Brianna Popsickle’s Blog

Letters from a Suburban Prison

Brianna Popsickle

Brianna Popsickle
Location
Ontario, Canada
Birthday
March 03
Bio
Hi. I’m Brianna. I write because I don’t sleep. What else am I going to do at two in the morning while everyone else is snoozing? I feel like one of those people who’ve fallen and can’t get up. I’ve started to write and can’t stop. I write about my life and the lives of those around me: friends, relatives, co-workers, neighbours. Sometimes I change names and places to protect the innocent. Sometimes I don’t. I haven’t lost any friends as a result of my writing (yet), and have actually made a few because of it. I don’t write about politics or the economy, and nothing I say will change the world. But it may change how you look at your own life and the people around you. One thing I’ve learned, through the response of my readers, is as different as we all appear to be we’re all pretty much the same. We cry over the same heartaches and disappointments. We laugh about (and try to hide from) life’s embarrassments. We feel guilty for our fantasies (but no one knows because we never talk about them). Until now . . . Brianna Popsickle – Mother, wife, daughter, friend - finding my voice after years of confinement in a suburban prison.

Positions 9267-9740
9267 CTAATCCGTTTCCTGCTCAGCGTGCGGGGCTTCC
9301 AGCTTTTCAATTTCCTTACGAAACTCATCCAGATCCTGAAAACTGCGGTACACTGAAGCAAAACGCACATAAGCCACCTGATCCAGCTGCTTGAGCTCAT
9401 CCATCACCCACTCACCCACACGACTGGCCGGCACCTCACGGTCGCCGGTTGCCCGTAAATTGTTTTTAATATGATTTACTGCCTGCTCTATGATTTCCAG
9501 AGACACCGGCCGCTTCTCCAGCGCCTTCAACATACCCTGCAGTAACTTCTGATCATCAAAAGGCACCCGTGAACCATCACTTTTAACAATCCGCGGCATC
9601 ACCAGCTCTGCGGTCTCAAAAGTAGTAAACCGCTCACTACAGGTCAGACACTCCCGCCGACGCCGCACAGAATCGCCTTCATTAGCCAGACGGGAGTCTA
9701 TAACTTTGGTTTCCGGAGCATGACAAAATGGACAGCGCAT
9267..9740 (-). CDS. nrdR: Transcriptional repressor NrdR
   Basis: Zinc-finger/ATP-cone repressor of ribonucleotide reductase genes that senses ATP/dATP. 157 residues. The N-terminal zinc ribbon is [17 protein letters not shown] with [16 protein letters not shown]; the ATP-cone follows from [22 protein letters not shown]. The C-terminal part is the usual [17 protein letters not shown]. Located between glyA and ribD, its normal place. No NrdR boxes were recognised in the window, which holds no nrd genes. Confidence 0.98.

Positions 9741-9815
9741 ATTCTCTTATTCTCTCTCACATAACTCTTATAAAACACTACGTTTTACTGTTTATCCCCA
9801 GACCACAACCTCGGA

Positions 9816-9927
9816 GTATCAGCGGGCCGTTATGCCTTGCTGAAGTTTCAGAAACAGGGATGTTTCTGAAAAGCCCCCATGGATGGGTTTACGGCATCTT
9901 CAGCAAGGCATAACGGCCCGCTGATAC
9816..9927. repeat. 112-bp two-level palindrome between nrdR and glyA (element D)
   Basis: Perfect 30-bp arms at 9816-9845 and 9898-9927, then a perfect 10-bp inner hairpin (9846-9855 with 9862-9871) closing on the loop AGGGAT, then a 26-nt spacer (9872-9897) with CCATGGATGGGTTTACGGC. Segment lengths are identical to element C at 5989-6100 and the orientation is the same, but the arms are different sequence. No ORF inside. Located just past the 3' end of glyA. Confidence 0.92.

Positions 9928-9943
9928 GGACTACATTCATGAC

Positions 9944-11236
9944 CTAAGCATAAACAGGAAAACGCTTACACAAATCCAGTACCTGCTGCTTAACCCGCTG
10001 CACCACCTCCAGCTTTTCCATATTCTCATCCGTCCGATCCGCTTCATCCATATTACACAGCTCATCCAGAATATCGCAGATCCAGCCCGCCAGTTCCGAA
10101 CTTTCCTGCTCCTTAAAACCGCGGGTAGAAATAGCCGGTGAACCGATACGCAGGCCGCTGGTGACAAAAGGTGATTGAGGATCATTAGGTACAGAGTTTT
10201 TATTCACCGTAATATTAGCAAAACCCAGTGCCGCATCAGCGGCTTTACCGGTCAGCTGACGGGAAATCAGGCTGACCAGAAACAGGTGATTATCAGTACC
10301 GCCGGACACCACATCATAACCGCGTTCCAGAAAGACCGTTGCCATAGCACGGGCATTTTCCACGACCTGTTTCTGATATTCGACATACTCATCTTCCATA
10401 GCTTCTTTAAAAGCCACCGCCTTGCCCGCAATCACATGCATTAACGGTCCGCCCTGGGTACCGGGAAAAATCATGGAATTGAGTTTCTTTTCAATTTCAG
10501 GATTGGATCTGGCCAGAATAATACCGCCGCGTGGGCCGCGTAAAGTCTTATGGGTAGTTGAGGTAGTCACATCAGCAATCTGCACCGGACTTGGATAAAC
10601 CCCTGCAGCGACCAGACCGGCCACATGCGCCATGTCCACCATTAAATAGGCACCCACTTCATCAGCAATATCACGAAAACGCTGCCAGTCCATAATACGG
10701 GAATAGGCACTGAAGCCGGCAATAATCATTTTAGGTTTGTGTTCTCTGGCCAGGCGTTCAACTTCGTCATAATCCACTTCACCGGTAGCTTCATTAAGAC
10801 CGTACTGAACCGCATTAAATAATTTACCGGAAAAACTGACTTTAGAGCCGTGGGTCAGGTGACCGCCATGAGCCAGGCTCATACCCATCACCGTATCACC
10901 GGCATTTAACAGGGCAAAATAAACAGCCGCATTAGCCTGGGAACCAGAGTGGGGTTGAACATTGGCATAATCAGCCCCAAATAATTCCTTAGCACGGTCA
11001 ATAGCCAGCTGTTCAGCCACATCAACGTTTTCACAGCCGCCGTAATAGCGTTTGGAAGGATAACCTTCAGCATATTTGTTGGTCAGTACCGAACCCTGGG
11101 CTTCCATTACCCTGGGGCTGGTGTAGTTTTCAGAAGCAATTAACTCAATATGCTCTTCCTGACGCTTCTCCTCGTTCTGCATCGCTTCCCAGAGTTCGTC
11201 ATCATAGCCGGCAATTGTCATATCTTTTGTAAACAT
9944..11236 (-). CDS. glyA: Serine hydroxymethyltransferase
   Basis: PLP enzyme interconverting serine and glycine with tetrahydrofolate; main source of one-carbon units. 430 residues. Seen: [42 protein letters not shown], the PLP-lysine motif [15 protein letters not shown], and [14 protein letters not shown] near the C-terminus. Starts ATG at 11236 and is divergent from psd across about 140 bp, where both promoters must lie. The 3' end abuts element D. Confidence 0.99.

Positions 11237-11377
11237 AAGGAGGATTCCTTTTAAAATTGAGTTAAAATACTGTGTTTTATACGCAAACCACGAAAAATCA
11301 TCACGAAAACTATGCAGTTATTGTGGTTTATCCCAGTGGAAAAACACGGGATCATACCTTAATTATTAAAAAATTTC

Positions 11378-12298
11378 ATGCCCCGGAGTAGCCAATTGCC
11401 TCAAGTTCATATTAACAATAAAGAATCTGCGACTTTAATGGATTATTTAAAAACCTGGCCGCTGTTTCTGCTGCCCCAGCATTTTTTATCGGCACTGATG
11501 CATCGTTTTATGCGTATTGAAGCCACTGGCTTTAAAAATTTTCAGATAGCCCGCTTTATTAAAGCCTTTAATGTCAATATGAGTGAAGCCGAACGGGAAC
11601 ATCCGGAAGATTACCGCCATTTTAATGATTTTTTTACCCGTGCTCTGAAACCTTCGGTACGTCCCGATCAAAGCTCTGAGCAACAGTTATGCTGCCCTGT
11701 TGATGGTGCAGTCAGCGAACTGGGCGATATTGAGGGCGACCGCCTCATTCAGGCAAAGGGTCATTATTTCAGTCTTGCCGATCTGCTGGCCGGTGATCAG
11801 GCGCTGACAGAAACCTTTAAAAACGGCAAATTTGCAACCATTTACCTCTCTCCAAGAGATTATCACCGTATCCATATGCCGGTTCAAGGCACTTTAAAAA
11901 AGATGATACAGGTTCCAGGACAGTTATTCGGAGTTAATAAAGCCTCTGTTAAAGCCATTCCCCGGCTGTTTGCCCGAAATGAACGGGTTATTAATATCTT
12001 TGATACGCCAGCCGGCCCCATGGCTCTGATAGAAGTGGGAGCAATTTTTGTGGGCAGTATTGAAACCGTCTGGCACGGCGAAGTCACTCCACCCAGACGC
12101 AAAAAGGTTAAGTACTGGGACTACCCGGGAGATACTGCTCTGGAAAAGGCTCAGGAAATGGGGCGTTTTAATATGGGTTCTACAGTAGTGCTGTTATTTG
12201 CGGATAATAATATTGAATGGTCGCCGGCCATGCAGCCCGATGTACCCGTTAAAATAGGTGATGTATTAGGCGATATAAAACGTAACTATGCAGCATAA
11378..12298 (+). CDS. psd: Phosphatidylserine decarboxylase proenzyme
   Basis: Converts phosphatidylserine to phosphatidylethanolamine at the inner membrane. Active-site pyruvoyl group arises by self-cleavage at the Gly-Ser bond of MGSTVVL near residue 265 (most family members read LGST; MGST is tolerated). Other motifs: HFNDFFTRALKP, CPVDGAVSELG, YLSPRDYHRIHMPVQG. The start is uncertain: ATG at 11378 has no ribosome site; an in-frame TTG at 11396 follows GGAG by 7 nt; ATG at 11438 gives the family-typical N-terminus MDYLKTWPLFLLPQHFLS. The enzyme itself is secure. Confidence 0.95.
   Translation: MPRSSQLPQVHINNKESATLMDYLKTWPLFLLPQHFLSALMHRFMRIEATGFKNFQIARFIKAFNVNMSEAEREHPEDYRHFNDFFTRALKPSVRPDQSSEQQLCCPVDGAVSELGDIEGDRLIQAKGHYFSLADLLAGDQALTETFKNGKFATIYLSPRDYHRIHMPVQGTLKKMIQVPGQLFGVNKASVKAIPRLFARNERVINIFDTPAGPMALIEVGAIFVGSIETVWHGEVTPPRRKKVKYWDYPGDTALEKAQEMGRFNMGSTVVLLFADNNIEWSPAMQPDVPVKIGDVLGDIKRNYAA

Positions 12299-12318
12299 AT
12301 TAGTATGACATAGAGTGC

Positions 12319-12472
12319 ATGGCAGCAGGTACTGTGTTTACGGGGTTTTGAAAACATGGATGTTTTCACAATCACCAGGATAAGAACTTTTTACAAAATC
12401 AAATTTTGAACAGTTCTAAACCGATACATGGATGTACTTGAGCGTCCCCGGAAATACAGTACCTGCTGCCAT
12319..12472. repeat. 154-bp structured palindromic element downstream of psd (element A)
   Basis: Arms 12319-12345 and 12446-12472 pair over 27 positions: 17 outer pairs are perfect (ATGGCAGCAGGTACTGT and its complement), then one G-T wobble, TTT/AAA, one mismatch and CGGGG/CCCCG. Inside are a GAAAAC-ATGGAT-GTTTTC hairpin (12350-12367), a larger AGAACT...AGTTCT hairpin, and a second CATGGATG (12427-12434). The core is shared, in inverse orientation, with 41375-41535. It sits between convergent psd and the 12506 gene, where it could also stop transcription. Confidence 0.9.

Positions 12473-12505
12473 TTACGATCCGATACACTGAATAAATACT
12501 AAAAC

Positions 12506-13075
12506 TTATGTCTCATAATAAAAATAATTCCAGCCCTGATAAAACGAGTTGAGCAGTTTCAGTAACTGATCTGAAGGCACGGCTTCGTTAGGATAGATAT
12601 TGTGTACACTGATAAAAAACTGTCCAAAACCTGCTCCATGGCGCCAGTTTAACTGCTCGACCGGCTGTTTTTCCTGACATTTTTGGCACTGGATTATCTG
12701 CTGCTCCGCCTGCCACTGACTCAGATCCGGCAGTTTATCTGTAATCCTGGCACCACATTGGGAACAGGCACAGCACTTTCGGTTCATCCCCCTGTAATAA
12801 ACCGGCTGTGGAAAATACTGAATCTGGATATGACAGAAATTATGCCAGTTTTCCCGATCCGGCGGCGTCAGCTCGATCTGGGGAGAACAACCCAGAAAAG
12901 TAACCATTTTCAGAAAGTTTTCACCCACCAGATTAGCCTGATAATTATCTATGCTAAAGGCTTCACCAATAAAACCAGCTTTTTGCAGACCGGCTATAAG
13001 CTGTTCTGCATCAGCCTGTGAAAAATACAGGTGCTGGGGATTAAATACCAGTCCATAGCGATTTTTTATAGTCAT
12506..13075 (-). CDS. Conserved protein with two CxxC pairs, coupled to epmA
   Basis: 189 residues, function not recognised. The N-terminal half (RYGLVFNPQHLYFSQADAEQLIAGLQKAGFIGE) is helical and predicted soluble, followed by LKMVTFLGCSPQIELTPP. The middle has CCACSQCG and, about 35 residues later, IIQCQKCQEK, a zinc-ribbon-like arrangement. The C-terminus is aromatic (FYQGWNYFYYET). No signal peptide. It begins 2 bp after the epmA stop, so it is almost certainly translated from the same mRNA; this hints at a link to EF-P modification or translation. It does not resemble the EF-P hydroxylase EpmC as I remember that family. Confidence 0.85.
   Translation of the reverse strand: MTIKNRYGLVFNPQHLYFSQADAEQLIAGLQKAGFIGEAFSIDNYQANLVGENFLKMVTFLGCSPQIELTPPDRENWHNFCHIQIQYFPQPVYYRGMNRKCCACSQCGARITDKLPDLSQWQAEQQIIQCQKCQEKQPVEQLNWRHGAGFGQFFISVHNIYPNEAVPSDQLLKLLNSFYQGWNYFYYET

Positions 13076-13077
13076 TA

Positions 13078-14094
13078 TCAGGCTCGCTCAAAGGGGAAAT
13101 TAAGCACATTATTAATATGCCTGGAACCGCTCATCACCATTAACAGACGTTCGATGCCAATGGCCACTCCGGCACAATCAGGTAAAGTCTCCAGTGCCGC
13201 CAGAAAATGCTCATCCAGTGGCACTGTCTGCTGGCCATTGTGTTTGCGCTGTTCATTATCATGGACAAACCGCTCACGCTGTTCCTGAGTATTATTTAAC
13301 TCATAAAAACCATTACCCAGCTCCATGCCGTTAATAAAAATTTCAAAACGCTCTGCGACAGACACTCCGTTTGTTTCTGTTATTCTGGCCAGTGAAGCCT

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Salon.com
MAY 4, 2012 7:44AM

How to Talk Your Teenager Out of Getting a Tattoo

Rate: 8 Flag

A study done in 2006 by the Journal of the American Academy of Dermatology shows that 24% of Americans between 18 and 50 are tattooed; that’s almost one in four. The survey also showed that about 36% of Americans age 18 to 29 have at least one tattoo. 

 

If you’re a parent, chances are at some point your child will come to you and say, “I want to get a tattoo.”

 

It usually happens somewhere after the weird hairstyle, crazy piercings, and the words, “Can I take the car?”

 

If you don’t mind the idea of your child permanently marking their body, read no further. If you’re opposed to the idea however, you may want to consider the following steps on how to talk your teen out of getting a tattoo.